Forensics boss honoured for riots crime scene response
8 September 2012
A FORENSICS boss at West Midlands Police has picked up a national award for managing more than 160 crime scenes during last year’s riots – and helping to put almost 50 yobs behind bars.
Stephen Harborne orchestrated the force’s forensics response following each night of disorder and helped secure vital evidence which enabled detectives to hunt down the looters.
Under his leadership the Forensic Services Unit (FSU) – featuring specialists in fingerprint technology, ballistics, footwear tread analysis and crime scene investigation – preserved multiple sites and conducted fingertip searches.
They uncovered forensics clues such as blood, fingerprints, footwear marks, clothing and other evidence which, after being sent off for fast track analysis, led directly to 49 offenders being charged with violent conduct and burglary.
And his efforts have now been recognized with a Crime Scene Practitioner prize at the Forensics Awards run by the National Police Improvement Agency.
A citation delivered at Friday’s event (August 31) – where Steve was presented with the accolade by Durham Police Chief Constable John Stoddart – read: “The award recognises the forensic response to the riots managed by Steve and the dedication, commitment and professionalism his team demonstrated under pressure.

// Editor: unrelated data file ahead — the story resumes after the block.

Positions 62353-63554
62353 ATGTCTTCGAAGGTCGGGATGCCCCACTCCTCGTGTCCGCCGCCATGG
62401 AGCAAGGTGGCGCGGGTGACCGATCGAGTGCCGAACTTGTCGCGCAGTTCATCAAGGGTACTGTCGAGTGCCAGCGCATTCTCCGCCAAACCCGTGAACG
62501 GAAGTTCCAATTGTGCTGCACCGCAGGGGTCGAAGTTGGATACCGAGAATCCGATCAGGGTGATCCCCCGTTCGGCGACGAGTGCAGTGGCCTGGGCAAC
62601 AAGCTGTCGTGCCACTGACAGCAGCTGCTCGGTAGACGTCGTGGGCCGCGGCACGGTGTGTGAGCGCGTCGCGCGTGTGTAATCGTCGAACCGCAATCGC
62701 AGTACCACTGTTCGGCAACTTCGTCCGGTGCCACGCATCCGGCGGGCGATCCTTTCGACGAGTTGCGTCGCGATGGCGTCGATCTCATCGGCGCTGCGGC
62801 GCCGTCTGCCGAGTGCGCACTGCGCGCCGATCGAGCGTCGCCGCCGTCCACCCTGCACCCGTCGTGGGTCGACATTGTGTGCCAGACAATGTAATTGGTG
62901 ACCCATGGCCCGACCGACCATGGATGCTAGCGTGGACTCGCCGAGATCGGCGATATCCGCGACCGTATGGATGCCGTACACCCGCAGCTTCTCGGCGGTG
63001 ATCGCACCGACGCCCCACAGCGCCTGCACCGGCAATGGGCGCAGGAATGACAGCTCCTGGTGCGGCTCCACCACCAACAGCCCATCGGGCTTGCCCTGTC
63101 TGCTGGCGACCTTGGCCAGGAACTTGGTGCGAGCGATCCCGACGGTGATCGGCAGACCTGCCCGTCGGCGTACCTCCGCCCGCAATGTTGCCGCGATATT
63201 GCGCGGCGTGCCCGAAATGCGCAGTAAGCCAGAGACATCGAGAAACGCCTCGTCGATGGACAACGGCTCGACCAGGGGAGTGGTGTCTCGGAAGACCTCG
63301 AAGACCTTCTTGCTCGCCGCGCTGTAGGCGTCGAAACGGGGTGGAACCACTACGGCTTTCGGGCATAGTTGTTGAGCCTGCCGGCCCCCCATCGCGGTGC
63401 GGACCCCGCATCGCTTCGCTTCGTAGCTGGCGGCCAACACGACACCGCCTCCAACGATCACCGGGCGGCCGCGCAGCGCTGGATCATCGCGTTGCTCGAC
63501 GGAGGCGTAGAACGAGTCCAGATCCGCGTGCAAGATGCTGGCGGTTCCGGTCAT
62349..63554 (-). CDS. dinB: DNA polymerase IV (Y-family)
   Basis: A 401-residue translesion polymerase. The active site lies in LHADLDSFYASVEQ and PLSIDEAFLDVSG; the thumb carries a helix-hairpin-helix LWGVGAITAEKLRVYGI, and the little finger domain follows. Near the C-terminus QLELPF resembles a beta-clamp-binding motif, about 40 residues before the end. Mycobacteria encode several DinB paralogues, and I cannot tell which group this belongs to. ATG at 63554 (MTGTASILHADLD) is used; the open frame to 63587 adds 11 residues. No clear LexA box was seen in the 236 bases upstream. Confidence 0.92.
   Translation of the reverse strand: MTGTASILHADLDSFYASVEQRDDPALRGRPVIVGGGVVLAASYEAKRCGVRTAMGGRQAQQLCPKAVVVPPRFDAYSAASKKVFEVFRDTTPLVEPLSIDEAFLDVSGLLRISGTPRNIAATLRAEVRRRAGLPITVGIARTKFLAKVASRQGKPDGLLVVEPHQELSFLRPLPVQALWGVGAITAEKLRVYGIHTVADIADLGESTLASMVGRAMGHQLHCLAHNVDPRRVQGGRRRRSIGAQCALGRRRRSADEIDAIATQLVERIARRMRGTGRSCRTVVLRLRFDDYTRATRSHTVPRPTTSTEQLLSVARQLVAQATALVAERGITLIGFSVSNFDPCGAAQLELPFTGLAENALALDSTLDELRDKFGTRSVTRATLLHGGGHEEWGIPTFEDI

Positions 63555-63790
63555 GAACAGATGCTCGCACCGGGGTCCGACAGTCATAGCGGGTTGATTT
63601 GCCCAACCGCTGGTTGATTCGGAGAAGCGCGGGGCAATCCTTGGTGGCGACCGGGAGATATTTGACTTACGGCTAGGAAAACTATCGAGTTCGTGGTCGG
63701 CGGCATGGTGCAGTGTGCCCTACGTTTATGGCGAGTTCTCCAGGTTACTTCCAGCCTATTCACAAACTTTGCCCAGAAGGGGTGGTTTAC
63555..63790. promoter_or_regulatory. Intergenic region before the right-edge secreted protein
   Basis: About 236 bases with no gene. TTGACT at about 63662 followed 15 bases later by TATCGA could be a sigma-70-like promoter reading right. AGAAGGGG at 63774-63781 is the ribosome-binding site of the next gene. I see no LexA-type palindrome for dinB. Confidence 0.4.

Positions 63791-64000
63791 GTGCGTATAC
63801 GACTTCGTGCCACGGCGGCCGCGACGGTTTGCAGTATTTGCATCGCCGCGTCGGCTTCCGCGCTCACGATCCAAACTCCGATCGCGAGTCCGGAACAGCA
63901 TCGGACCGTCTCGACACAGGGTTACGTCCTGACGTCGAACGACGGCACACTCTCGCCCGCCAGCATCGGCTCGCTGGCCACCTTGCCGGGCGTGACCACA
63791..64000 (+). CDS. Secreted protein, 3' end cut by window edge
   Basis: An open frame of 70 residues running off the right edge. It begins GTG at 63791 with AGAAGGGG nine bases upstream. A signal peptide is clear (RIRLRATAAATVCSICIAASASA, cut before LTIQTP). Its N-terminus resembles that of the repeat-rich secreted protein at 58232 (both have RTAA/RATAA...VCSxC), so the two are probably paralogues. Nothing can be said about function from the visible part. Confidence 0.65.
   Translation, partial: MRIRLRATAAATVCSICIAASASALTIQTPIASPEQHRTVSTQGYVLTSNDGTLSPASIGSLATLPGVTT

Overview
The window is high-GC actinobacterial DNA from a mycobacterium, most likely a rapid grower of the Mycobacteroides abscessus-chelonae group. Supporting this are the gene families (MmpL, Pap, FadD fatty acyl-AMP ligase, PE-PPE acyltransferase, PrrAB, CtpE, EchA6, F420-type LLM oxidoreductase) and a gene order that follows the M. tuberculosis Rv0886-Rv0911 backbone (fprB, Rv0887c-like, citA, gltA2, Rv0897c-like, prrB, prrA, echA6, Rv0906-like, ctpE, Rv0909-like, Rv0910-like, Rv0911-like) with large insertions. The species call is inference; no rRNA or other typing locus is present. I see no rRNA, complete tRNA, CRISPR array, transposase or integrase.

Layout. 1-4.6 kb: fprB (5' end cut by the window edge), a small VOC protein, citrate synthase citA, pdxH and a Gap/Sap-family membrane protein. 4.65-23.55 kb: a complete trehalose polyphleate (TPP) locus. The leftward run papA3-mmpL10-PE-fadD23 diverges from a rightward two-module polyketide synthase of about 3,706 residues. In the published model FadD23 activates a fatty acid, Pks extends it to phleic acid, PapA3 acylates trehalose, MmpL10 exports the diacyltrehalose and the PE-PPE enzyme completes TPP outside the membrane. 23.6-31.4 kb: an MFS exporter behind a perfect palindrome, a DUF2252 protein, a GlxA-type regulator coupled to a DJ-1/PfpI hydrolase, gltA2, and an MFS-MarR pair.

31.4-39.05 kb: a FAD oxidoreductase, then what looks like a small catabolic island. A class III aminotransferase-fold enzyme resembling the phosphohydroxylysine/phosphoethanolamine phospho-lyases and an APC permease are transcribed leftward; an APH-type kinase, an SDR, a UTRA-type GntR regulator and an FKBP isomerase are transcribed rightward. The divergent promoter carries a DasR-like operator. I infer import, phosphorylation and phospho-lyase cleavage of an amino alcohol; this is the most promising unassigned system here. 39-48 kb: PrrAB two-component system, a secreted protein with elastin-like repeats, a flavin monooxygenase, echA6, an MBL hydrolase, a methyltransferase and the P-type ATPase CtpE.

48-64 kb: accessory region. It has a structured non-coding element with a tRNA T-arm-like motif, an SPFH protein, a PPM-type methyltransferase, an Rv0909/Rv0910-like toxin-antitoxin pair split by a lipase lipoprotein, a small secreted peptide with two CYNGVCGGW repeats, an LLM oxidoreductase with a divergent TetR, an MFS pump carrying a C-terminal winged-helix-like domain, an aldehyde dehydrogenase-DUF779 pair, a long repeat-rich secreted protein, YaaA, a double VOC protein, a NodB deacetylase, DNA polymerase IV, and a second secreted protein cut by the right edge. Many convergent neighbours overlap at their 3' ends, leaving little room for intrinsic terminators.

“He ensured a quick response to identified crime scenes, action which preserved evidence, and led to the timely arrest of many suspects.”
Steve oversaw the production of 131 DNA and fingerprint packages during the disturbances which returned many ‘hits’ on suspects known to police.
By using remote fingerprint scanners Forensic Scene Investigators were able to rapidly submit prints…with some suspects being identified within just a few hours.
And fast-track forensics analysis of DNA samples, together with speedy arrests and emergency court sittings held to deal with rioters, meant offenders were swiftly brought to justice.
Stephen added: “I’m humbled by the award but it was very much a team effort involving local officers, detectives and the FSU…each played a key role, showing great resilience, giving up rest days and working extended hours to ensure early attendance at crime scenes and rapid processing of evidence.
“But we shouldn't forget members of the public who were very supportive – with a special note to shop owners for their patience and understanding in keeping shops closed while important forensic examinations took place.”